The enthusiasm about neuroscientific evidence about how our brain deals with differences continues to be high. As much as D&I practitioners appreciate the additional knowledge about barriers to making the most of difference, they are looking for robust ways to mitigate Unconscious Biases. A new book offers help.
‘Building authentic relationship across differences’ is not only the subtitle of the latest book about Unconscious Biases on our shelf, it also summarises the approach of this reflection-focused self-learning tool. The book uses exercises, games and activities to help readers explore biases for and by themselves in order to understand it better and eventually become more proactive about it. The authors phrase their understanding as follows: “By overcoming [bias], we mean to control, conquer, and prevail over your bias.” While this is probably too high of an ambition to be actually achieved, the book certainly serves the purpose of facilitating individual development in the area of bias.
A human baseline to start from
Right at the beginning, Jana & Freeman make the important point that bias as such is something very natural and a fundamental human tendency. While many D&I experts say this, they tend to convey the notion that the world would be better without bias. This book stresses that bias has served an important purpose in the survival of the human race and should (insofar) be acknowledged as something that can be of value. The authors present bias as something similar to preference. While we agree to some extent, we also feel the need to explore different forms of bias further than this. As a starting point, however, the book explains in an effective way
- that and why it is difficult to acknowledge your own biases while it appears relatively easy to identify it in other people
- that biases often result in dynamics that are not aligned with our (stated) intentions
- that some our values or beliefs (that contribute to biases) were actually created in our youth but never re-examined.
Overall, the book starts of from important challenges that emerge as results of unchecked biases.
Implicit Associations and Stereotypes
The first two chapters cover some fundamental forms of bias, namely associations and stereotypes, and how this can easily lead to (false) evaluations or pre-judgements. A number of personal stories and examples show the reader how implicit associations can create blind spots and guide us towards decisions that are not in line with our goals. The book also mentions positive bias as something that can get in our way in dealing with differences in an effective way, e.g. when we overreact to criticism. Some of the valuable recommendations include that everyone should start with themselves and reflect frequent or recurring experiences and strong triggers (that might be related).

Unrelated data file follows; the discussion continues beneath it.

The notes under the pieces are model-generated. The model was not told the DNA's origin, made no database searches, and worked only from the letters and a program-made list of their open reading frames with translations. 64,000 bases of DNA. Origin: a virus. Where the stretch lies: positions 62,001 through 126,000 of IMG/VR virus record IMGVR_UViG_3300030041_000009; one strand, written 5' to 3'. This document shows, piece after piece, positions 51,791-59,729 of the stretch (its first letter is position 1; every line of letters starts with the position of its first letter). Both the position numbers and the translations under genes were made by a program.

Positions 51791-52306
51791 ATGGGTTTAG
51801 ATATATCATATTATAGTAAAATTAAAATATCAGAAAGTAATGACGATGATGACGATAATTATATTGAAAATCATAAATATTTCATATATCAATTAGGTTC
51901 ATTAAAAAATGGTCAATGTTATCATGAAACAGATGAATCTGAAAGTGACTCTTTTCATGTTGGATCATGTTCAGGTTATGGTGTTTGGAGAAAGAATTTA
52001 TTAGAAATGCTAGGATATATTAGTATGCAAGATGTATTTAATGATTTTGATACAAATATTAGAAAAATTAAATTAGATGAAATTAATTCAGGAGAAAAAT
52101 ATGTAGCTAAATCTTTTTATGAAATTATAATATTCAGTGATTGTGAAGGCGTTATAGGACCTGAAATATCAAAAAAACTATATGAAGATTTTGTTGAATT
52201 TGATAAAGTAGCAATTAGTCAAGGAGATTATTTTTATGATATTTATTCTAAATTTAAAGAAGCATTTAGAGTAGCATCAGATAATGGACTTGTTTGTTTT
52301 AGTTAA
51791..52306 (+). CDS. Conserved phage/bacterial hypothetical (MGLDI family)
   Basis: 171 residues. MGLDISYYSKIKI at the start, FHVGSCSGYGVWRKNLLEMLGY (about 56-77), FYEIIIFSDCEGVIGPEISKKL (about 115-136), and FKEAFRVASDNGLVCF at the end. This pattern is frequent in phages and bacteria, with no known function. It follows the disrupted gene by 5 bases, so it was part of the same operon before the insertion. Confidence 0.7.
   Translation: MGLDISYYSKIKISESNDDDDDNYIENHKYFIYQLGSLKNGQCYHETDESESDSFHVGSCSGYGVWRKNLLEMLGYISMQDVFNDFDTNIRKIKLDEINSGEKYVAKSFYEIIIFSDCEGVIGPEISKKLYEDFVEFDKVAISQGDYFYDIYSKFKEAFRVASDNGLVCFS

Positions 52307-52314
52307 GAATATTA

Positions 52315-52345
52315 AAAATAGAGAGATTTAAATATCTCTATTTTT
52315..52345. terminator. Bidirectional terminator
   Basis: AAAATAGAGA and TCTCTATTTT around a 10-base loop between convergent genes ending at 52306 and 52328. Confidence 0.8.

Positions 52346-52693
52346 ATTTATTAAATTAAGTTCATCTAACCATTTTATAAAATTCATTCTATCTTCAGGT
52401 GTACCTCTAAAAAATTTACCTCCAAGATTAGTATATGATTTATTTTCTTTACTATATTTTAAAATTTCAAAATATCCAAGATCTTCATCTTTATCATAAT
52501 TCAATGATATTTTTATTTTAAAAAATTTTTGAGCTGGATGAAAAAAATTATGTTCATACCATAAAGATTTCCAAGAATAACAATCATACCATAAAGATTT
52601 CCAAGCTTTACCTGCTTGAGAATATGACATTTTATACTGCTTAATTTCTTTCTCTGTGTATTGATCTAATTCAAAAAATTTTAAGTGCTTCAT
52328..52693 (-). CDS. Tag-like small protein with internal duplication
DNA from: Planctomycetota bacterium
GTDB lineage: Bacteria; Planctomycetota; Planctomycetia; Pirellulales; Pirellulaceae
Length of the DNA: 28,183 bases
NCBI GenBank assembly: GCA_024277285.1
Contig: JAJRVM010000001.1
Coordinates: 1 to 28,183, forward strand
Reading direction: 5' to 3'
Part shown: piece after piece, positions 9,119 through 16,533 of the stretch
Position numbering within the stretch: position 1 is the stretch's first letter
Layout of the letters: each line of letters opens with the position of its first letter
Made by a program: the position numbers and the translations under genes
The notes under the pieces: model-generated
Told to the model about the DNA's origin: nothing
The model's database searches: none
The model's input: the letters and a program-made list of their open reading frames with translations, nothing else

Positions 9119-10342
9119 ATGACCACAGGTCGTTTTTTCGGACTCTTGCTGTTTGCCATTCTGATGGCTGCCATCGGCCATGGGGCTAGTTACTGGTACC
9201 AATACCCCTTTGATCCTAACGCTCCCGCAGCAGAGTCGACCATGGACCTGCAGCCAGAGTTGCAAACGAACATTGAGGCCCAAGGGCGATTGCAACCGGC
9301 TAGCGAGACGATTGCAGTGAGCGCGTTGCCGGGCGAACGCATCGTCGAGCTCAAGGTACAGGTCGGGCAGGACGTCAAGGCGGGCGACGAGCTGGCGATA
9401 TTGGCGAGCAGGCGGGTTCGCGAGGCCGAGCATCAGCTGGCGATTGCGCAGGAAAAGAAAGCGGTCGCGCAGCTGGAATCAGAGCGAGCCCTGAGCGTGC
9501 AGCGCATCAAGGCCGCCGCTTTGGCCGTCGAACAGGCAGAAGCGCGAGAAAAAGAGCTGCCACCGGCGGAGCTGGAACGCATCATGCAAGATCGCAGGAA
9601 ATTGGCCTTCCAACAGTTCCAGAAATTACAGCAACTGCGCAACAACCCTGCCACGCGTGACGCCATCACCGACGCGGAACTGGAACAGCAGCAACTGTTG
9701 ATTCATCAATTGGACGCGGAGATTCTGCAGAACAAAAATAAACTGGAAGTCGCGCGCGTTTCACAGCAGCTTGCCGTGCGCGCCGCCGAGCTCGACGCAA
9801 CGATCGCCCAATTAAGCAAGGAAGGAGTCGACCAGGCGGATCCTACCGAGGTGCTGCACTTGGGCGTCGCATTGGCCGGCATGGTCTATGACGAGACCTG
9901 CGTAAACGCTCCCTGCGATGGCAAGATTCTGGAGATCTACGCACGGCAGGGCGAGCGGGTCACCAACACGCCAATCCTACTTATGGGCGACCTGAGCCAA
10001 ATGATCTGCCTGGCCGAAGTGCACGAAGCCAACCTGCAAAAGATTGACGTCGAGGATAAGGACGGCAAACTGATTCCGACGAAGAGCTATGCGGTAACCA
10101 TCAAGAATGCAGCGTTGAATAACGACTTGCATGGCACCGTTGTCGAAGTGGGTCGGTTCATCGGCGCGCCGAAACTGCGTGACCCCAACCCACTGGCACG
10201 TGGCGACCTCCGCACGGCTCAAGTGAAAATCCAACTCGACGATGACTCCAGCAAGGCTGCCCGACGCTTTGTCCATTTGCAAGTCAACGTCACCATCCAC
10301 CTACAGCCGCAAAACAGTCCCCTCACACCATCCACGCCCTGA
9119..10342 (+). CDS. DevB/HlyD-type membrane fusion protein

In- & Out-Groups and Privilege
The following chapters cover in and out-group dynamics along with the related concept of privilege. Suggested paradigm shift include and understanding of one’s own values, to see others as individuals rather than members of certain groups and to become a Devil’s Advocate to explore different perspectives by leaving your comfort zone and getting to understand other cultural norms. The chapters use many effective examples that are all spot-on relevant and that also relate quite clearly and strongly to the U.S. environment (e.g. racial dynamics, class, small towns).
Building blocks to expand your capabilities
The following chapters focus on concrete steps that can help everyone to understand their own point of departure in the journey. Simple, effective exercise assist in exploring the diversity of your private or professional environment. Simple, effective tipps assist in expanding your range and the way you listen and talk to others.
Clearly recommended as a first step
‘Overcoming Bias’ provides a good overview of relevant concepts and dynamics and it does so without the wide-spread expert language. This makes the book accessible and usable for a large audience. However, the approach and style is very consistent with its US origin, particularly regarding the extensive use of story-telling or personal examples, the nature of many examples and some of the recommendations (especially those that relate to language, everyday situations, or minority groups).
A large benefit of the book is that it focuses on acknowledging and exploring dynamics relating to bias, and subsequently facilitates a personal development process. In the last chapter, the book also mentions that biases in systems should be a next item to consider. This actually refers to some more of the concrete changes that we need to be aiming for in order to overcome bias in a holistic way. In that respect, the book does not fully achieve its mission ‘[to] provide you with everything you need to understand bias’, but this would not be feasible on 140 pages in the first place.
‘Overcoming Bias’ is pleasant to read, emphasises positive aspects and assets rather than issues and challenges, and it offers quality, clarity and effectiveness regarding the mix of facts and illustrations. It is clearly recommended to read, and equally clearly not only for D&I practitioners.
Tiffany Jana, Matthew Freeman (01 Nov 2016): Overcoming Bias: Building Authentic Relationships Across Differences, Berrett-Koehler Publishers, 144 pages
Paperback print edition ISBN 978-1-62656-725-2